School Choice vs. Neighborhood Shools

by Steve, September 13th, 2007

Former PPS school board member Steve Buel notes in comments on this blog that all school board members elected in the last two elections promised to “strengthen neighborhood schools”. Indeed, “preserving strong neighborhood schools” is not just a campaign pledge of board members, but a stated policy of Portland Public Schools. Buel asks the critical question: “How are they doing?”

The answer: Not very well, Steve.

The trouble is, this policy is consistently and thoroughly undermined by another policy of PPS, “School Choice” (note the capitalization). Open transfers, allowing students to transfer from any school to any school (space allowing) drain tens of millions of dollars out of our poorest neighborhoods each year. This is not only devastating to the learning environment, it also has a profound impact on property values.

Over a year ago, the Flynn-Blackmer audit (230KB PDF) pointed out (in no uncertain terms) that the transfer policy is at odds with strengthening neighborhood schools and decreasing racial isolation. It has significantly set back both of those district policies. In light of this conflict, Flynn and Blackmer “urge[d] the Board to clarify the purpose of the school choice system.”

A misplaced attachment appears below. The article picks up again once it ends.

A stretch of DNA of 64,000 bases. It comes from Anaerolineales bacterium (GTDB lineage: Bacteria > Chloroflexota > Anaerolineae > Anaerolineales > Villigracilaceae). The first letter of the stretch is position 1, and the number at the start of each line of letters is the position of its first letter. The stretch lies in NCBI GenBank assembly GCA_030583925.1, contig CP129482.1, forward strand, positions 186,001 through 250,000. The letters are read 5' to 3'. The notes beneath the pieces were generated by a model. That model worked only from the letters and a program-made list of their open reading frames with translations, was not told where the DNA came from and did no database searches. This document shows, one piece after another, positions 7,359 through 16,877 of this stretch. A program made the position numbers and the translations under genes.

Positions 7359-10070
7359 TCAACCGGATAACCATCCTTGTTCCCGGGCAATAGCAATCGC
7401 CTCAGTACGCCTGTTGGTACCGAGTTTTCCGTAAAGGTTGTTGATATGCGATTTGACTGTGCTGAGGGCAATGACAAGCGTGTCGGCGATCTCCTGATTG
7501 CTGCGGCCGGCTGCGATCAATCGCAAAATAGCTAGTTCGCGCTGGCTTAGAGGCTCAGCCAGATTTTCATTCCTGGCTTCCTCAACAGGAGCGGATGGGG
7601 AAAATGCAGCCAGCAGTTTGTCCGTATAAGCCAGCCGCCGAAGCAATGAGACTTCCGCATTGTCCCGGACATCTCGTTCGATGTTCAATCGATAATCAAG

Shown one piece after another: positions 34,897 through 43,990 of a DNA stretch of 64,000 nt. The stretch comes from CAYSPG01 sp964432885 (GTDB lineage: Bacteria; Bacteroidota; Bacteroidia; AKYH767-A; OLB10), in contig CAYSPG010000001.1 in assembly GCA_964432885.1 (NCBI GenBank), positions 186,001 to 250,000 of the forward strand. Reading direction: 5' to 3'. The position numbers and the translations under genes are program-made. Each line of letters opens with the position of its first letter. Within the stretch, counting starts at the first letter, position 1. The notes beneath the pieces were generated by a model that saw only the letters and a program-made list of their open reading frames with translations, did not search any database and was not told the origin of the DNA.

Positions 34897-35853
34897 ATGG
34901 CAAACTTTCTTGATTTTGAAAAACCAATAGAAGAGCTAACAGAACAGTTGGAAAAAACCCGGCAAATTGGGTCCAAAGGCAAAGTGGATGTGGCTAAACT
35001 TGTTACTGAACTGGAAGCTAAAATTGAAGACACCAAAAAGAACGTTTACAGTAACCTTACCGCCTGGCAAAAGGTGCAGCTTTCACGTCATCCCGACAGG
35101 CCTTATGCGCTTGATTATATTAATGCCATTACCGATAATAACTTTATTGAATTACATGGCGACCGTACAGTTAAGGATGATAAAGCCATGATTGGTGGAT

The board has pushed this back repeatedly, and now, over a year since the audit was released, they have scheduled their first discussion of the issue for this October.

I too am dying to know “the purpose of the school choice system.” I’ve repeatedly heard it justified as a way to keep middle class families in Portland, but recent demographic changes put the lie to that rationale. So, school board members, what is the purpose of our radical open transfer policy?

I’m working hard to get the school board to consider this not only from the educational perspective, but also as a matter of public investment policy. The PPS board controls an annual budget of nearly half a billion dollars. Can a city with progressive bona fides like Portland tolerate the kind of leadership that that divests nearly $40 million a year from its poorest neighborhoods?

A significant subtext to the story is that the current board seems unwilling to listen to past board members like Buel or Sue Hagmeier, or take cues from the Beaverton school district, which has managed its budget in a notably more equitable manner. There they are, sole experts in the field, inventing this great new thing called the wheel.

This funding inequity story has already been picked up by reporters Beth Slovic at Willamette Week and Jennifer Anderson at the Portland Tribune. Oregonian education reporter Betsy Hammond is late to the party, but hopefully will pick up the story soon.

5 Responses to “School Choice vs. Neighborhood Shools”

  1. Comment from Terry:

    Well said, Steve.

    As I wrote in this piece for the NSA almost two years ago, “…you can either have strong neighborhood schools OR you can have a market-based school choice program. But the two, by definition, cannot coexist.”